- The former US ambassador to Saudi Arabia said the kingdom’s latest claims about the killing of Saudi journalist Jamal Khashoggi are “absolutely absurd” and not credible whatsoever.
- “You don’t bring a bone saw to a negotiation,” former Ambassador Robert Jordan told CNN.
- Saudi Arabia on Thursday claimed Khashoggi was killed in the Saudi consulate in Istanbul on October 2 via a lethal injection after a brief struggle.
- The public prosecutors office said the team originally planned to coerce Khashoggi into coming back to Saudi Arabia, but decided to kill him after he resisted.
The former US ambassador to Saudi Arabia said the kingdom’s latest claims about the killing of Saudi journalist Jamal Khashoggi are “absolutely absurd” and not credible whatsoever, adding that a more “thorough,” international investigation is required.
Saudi Arabia on Thursday claimed Khashoggi was killed in the Saudi consulate in Istanbul on October 2 via a lethal injection after a brief struggle. The public prosecutors office said the team originally planned to coerce Khashoggi into coming back to Saudi Arabia, but decided to kill him after he resisted.
The prosecution said Khashoggi was dismembered and his body parts were given to a local collaborator. Additionally, prosecutors said they have indicted 11 men in connection with the killing, and have requested the death penalty for five.
This marked yet another shift in the Saudi narrative on his killing, though the kingdom yet again claimed Crown Prince Mohammed bin Salman had nothing to do with the operation.
Robert Jordan, who served as ambassador to Saudi Arabia under former President George W. Bush, on Thursday said he did not find the kingdom’s new claims credible.
“You don’t bring a bone saw to a negotiation,” Jordan told CNN. “This is an absolutely absurd explanation. It follows, of course, on the heels of many other absurd explanations.”
"You don't bring a bone saw to a negotiation."
Former U.S. Ambassador to Saudi Arabia Robert Jordan tells @JimSciutto and @PoppyHarlowCNN he does not believe the explanation being offered as it pertains to the death of journalist Jamal Khashoggi.https://t.co/ZsYzfrIgrQ pic.twitter.com/3aiwUoGw2V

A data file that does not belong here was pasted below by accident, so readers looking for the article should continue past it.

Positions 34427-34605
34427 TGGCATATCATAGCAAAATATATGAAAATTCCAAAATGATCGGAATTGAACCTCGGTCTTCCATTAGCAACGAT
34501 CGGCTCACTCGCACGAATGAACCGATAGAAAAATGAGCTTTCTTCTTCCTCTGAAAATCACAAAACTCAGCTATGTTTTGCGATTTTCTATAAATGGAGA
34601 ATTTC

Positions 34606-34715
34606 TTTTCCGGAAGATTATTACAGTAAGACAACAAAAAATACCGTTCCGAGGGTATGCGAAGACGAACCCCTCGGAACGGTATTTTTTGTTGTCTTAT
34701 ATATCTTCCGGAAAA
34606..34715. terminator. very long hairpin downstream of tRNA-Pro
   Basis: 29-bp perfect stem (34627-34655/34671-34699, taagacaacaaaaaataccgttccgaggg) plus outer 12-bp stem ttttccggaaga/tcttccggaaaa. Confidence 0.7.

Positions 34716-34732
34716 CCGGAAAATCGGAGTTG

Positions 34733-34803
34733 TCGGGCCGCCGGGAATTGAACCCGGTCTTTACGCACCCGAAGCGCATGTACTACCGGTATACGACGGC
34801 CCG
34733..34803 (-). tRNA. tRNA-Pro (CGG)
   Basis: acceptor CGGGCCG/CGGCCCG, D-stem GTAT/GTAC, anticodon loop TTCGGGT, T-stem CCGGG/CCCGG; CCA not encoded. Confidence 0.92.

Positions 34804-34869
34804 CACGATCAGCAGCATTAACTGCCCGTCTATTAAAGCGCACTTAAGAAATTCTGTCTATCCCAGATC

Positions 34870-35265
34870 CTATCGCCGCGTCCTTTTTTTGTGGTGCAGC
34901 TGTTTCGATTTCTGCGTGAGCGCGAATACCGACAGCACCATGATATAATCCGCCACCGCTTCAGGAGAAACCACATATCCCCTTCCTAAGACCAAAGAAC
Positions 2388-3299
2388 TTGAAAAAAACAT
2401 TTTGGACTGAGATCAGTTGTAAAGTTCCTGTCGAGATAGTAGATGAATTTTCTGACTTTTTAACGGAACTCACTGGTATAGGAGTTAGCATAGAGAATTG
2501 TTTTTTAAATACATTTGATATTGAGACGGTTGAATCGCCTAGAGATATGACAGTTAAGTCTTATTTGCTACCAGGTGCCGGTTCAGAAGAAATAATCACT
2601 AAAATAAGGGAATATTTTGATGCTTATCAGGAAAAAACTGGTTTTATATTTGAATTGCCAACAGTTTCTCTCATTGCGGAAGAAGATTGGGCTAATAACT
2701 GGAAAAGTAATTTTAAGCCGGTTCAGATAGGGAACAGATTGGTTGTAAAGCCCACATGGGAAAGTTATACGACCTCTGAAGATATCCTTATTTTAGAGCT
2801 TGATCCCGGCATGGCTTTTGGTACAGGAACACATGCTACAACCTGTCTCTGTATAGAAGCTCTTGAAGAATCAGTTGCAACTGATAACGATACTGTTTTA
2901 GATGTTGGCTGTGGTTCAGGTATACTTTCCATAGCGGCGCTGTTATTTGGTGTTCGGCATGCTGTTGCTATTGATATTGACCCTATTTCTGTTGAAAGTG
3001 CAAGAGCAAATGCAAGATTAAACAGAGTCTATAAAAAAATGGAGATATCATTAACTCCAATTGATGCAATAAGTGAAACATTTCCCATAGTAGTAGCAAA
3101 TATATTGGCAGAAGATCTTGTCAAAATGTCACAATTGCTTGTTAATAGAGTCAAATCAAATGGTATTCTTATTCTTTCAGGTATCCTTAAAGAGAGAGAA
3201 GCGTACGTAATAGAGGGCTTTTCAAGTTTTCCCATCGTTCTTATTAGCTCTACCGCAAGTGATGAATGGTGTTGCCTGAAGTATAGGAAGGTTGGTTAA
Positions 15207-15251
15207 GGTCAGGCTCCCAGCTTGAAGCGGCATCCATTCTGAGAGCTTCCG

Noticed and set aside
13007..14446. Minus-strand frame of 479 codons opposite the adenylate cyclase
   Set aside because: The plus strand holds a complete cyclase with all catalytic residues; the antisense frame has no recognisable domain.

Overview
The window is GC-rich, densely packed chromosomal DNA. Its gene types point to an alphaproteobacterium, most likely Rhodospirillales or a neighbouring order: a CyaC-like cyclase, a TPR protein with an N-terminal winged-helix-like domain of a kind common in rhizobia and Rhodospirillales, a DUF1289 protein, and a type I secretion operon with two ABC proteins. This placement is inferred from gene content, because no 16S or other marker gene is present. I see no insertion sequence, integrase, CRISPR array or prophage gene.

— CNN Newsroom (@CNNnewsroom) November 15, 2018
“What they have got now are a number of people who’ve been sentenced to death. They clearly are also witnesses, by the way, who might be able to provide evidence to an international investigation team. But that, of course, is now not going to happen,” Jordan added. “This requires a much more thorough investigation, and not simply by the Saudis.”
The Saudi foreign minister on Thursday rejected calls for an international investigation, claiming it was an “internal Saudi affair” despite the fact the killing occurred at the consulate in Turkey and Khashoggi was a US resident.
Jordan said more people, including figures close to Prince Mohammed, need to be held accountable.
The former Saudi ambassador also said he thinks the Trump administration has made “every effort to smooth this over and to conduct business as usual.” Jordan said the international community needs to ramp up pressure and “step in and say not so fast.”
President Donald Trump initially expressed concern over Khashoggi’s killing, but quickly shifted to defending the Saudis while touting the purported importance of arms sales and the strategic partnership the US has with the kingdom.
The US Treasury Department on Thursday announced sanctions against 17 people connected to Khashoggi’s killing, but some critics feel this does not go far enough.
“Sanctions will not fix this. It’s not enough,” Karen Attiah, who was Khashoggi’s editor at The Washington Post before he disappeared, tweeted on Thursday.